Historic electric vehicle crackdown changes everything

The Biden administration finalised its crackdown on petrol cars Thursday, with America’s Environmental Protection Agency announcing drastic climate regulations meant to ensure more than two-thirds of passenger cars and light trucks sold by 2032 are electric or hybrid vehicles.

The EPA rule imposes strict limits on tailpipe pollution, limits the agency says can be met if 56 per cent of new vehicles sold in the US are electric by eight years from now, along with 13 per cent that are plug-in hybrids or other partially-electric cars, the New York Post reports.

That would be a huge increase over current EV sales, which rose to 7.6 per cent of new vehicle sales last year, up from 5.8 per cent in 2022.

Despite the relatively low demand — which has led to auto manufacturers scaling back planned investment in electric vehicle manufacturing — the EPA insisted that carmakers have not had any “change in … intentions regarding PEVs generally or specifically”.

The EPA announcement also mentioned that the rule is separate from, but aligned with, the Biden administration’s stated 2021 goal of having 50 per cent of all new US vehicles sold in 2030 be zero-emission.

The rule unveiled Thursday is a scaled-down version of regulations proposed last April and withdrawn after backlash from the auto industry, but still represents the most aggressive attack on internal combustion of any country in the world.

The new rule slows implementation of stricter pollution standards from 2027 through 2029, before ramping up to near the level the EPA preferred by 2032.

“Our final rule delivers the same, if not more, pollution reduction than we set out in our proposal,’’ EPA Administrator Michael Regan told reporters, adding the rules would prevent more than 7 billion tons of carbon emissions over the next three decades and provide nearly $100 billion in benefits including lower health care costs, and more than $60 billion in reduced annual costs for fuel, maintenance and repairs.

“These new standards are so important,” he said, “for public health, for American jobs, for our economy and for our planet”.

The United Automobile Workers union expressed its support of the ruling, saying the EPA seriously took “the concerns of workers and communities” into account in changing their proposed plan.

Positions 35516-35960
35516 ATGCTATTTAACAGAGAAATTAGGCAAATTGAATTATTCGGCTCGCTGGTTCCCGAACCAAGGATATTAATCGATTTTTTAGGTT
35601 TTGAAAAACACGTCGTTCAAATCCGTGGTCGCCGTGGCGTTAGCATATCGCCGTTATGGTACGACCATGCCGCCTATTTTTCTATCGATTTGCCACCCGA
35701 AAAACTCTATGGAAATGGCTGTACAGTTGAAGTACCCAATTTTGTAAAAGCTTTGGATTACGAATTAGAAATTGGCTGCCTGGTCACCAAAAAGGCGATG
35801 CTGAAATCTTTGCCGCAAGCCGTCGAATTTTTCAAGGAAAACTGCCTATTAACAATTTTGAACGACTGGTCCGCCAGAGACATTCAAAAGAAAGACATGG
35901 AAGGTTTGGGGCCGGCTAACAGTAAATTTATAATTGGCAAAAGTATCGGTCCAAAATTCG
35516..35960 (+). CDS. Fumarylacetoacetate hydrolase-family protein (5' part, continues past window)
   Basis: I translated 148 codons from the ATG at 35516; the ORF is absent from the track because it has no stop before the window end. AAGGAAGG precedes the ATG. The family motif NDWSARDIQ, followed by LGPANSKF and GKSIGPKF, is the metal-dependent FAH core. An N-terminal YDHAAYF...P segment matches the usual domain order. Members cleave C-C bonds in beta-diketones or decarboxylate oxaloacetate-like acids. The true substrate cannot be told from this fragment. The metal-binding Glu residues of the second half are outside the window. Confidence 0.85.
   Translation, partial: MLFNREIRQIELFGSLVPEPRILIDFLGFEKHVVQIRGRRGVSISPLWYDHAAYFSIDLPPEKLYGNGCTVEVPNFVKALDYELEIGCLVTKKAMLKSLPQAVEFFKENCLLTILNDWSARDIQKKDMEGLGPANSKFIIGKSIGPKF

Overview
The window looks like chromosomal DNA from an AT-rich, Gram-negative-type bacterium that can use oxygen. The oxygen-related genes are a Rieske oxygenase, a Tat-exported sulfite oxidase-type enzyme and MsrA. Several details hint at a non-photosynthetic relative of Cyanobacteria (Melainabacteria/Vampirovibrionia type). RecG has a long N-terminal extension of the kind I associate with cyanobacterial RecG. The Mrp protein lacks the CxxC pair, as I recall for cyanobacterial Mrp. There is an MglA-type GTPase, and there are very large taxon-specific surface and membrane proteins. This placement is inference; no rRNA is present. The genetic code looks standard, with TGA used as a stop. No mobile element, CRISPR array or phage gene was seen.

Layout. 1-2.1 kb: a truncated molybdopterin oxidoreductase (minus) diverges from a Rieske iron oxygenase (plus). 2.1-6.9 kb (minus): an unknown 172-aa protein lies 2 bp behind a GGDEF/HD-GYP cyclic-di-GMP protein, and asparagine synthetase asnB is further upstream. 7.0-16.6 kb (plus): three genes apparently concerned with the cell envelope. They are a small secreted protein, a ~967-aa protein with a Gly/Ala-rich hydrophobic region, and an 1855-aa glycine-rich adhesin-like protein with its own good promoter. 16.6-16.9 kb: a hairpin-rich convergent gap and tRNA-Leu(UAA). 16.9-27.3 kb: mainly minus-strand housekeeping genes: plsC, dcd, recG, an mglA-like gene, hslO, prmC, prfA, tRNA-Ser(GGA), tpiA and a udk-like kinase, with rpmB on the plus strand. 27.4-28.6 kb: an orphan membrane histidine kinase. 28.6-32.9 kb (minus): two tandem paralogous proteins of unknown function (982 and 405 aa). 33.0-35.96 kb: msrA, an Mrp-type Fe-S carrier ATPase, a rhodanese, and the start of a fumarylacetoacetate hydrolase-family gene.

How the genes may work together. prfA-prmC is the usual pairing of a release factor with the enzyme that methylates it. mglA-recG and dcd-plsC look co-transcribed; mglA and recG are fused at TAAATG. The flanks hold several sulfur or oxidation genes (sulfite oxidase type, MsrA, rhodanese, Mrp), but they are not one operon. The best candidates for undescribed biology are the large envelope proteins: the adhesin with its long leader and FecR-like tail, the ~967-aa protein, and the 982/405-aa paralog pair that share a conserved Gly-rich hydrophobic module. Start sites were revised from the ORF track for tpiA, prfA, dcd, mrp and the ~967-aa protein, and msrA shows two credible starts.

The union had been wary of the speed with which the rule would have been imposed under the April 2023 proposal, in part because electric vehicles have fewer parts which require fewer workers to produce.

“Today, we’re setting new pollution standards for cars and trucks,” Biden said in a statement. “And you have my word: US workers will lead the world in making autos, each stamped ‘Made in America’.”

Other industry groups slammed the regulation, with the American Petroleum Institute saying it would “make new petrol-powered vehicles unavailable or prohibitively expensive for most Americans”.

“For them, this wildly unpopular policy is going to feel and function like a ban. Whether you’re a Republican or Democrat, Congress has to make a decision whether to protect consumer choice, US manufacturing workers and our hard-won energy security by overturning this deeply flawed regulation,” it added. “Short of that, our organisations are certainly prepared to challenge it in court.”

“These regulations represent yet another step toward an unrealistic transition to electric vehicles that Americans do not want and cannot afford,” added Senator Shelly Moore Capito.

West Virgina’s other senator, Democrat Joe Manchin, insisted: “The federal government has no authority and no right to mandate what type of car or truck Americans can purchase for their everyday lives. This reckless and ill-informed rule will impose what is effectively an EV mandate without ensuring the security of our supply chains from nations like China.”

Senate Minority Leader Mitch McConnell (R-Ky.) said Biden’s “climate agenda puts activists ahead of American workers: Freezing new export permits, micromanaging home appliances, and now trying to rig the auto market for expensive EVs. Democrats are willing to trade working families’ livelihoods for kudos from their radical base.”

As Biden faces a tight re-election battle, he is juggling his stated commitment to lowering greenhouse emissions while courting the auto manufacturing industry, whose workers are a key demographic in battleground states like Michigan.

Former President Donald Trump and Biden’s Republican opponents have accused the president of handing the economic advantage to China with the restrictions, since many electric vehicles are manufactured in America’s great geopolitical rival.

“He’s selling you out to China,” Trump told a crowd of Michigan auto workers in September. “He’s selling you out to the environmental extremists and the radical left.”

This past weekend in Ohio, Trump warned of a “bloodbath” in the US auto industry if Biden is re-elected, referring to foreign imports including China-made electric cars undercutting American vehicles.

This article originally appeared on the New York Post and has been republished with permission.

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